Lot Number
30
1912 Benz 8/20 HP Tourer


CHASSIS NO: 15537
• Exceptionally rare and engaging pre-WWI Benz
• Wonderful color combination, brightwork, and accessories
• Uncommonly sporting and sophisticated open coachwork
• One of the most impressive brass era cars from Benz
• Final restoration stages and reassembly by Bruce L. Adams in 2016

1,950 cc L-head inline four-cylinder engine, Zenith carburetor, 8 HP (taxable), 20 HP (rated output), four-speed manual gearbox with shaft drive, solid front and live rear axles with semi-elliptic leaf springs, mechanical transmission brake with rear two-wheel parking brakes; wheelbase: 2,850 mm (112.2”)


In 1906, Germany’s newly imposed motor vehicle tax levies fell heaviest on elite-level, large-displacement cars. Mannheim, Germany’s Benz, formally named Benz & Cie, responded with a smaller 2.4-litre 10/18 HP car introduced in 1908. This economical design came in neatly just below the stipulated 10 PS taxation threshold and appealed to the growing new market from Berlin’s taxi drivers. This Benz model initiated the time honored tradition for Benz and later Mercedes-Benz taxis in Germany, which continues unbroken and stronger than ever today.

The success of the 10/18 spurred development of an even smaller car, the 1,570-cc 6/14 PS of 1910, and an intermediate-level car, the 8/20, of the type seen here, which was produced from 1912 until 1921. In addition to its tax-friendly specification, the 8/20 was a capable performer for the era, with a top speed of 62 kilometres per hour, or nearly 40 mph. And, with its rugged nickel-steel frame by Krupp, the 8/20 was referred to as “The Quiet Benz.” Today, the 8/20 continues to be one of the most significant Benz models, a lightweight, yet robustly built and economical brass era automobile that contributed to the fortunes of Benz in the years prior to its merger with Daimler to form Mercedes-Benz in 1926.

This very attractive 1912 Benz 8/20 Tourer carries very interesting history, and it is believed to have been part of a three-car group sent to Australia in 1913 to compete in a trans-Australian endurance race with Aussie sportsman Hugh McIntosh. This provenance is strengthened by the sill plates of the Benz, identifying the manufacturer of its handsome coachwork was Thomson’s Ply. Ltd., a coach building firm associated with endurance-type motor racing in Australia during the early 1900s. During a practice run, one Benz was wrecked, subsequently being pressed into service as an implement on an Australian farm. The outbreak of World War I during 1914 forced cancellation of the race and the two remaining machines existed quietly thereafter in Australia until Daimler-Benz AG acquired one, which now resides in the Mercedes-Benz Museum in Stuttgart. This 8/20 was eventually restored and participated in the 300-mile Mercedes-Benz rally commemorating the 100th Anniversary of Mercedes-Benz and its predecessor companies in 1986. Next, the 8/20 was sold to Japan, spending a number of years in a private collection there until it was eventually sold and imported to the United States in the 1990s.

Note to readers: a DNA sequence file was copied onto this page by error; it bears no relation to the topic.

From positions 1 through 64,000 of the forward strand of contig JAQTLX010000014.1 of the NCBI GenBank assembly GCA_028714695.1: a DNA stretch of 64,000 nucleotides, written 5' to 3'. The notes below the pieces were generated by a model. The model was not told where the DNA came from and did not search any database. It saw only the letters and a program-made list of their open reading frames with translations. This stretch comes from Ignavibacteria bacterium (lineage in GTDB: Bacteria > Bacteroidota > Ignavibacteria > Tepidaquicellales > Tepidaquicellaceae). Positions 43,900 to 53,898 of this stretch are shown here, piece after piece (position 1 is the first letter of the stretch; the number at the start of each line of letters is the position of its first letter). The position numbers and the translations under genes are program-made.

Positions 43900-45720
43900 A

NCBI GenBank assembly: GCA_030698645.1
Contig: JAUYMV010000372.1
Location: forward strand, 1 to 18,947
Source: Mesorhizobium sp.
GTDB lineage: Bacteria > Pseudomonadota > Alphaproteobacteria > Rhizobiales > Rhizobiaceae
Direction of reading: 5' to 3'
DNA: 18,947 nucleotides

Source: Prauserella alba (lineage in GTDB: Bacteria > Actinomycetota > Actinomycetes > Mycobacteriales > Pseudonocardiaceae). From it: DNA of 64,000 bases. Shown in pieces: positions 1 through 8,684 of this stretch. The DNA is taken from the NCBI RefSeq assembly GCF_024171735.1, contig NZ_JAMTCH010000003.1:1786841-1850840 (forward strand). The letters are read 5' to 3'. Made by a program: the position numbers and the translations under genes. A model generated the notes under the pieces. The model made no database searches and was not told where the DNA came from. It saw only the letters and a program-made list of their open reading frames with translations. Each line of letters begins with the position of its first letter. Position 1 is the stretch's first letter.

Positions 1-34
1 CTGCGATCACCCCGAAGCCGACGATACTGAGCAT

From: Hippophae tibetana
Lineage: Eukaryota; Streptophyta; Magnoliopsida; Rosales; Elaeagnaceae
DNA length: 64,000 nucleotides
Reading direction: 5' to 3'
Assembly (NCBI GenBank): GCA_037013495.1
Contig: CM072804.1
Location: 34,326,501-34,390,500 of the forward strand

During the mid-1990s, the Benz was acquired by well-known Mercedes-Benz and BMW parts vendor Rainer Wittich of New Orleans, Louisiana, during whose tenure the Benz was displayed for some time at the Mercedes-Benz USA headquarters. During the early 2000s, the Benz was displayed by Mr. Wittich at the Amelia Island Concours d’Elegance, with the car photographed for publication the Mercedes-Benz Club magazine, The Star. From 2006 to 2013, the 8/20 was owned by Robert Beckmann of North Carolina, who used the Benz sparingly for parades, local events, and shows. Mr. Beckmann then sold the Benz to the Consignor, who commissioned a restoration in his home state of Texas, later entrusting the vehicle to noted Mercedes-Benz restoration specialist Bruce L. Adams of North Carolina to perform the final stages of the restoration, reassembly, and detailing of the vehicle, with the work completed in 2016.

As offered, this 1912 Benz 8/20 Tourer is simply handsome throughout and ready for touring and showing enjoyment, with abundant brass brightwork contrasting beautifully with the striking wet-sanded and buffed Burgundy paint finish, black folding top, and fresh button-tufted black upholstery. Wonderful additional highlights include the brass “serpent” bulb-type horn, side-mounted spare wheel and tire, wood-rimmed steering wheel, and an array of brass lamps. Offered from a passionate Mercedes-Benz collector, this 1912 Benz 8/20 Touring is a thoroughly engaging and highly capable pre-WWI brass era car and a fitting exemplar of one of the most notable Benz models of the time.

1912 Benz 8/20 HP Tourer
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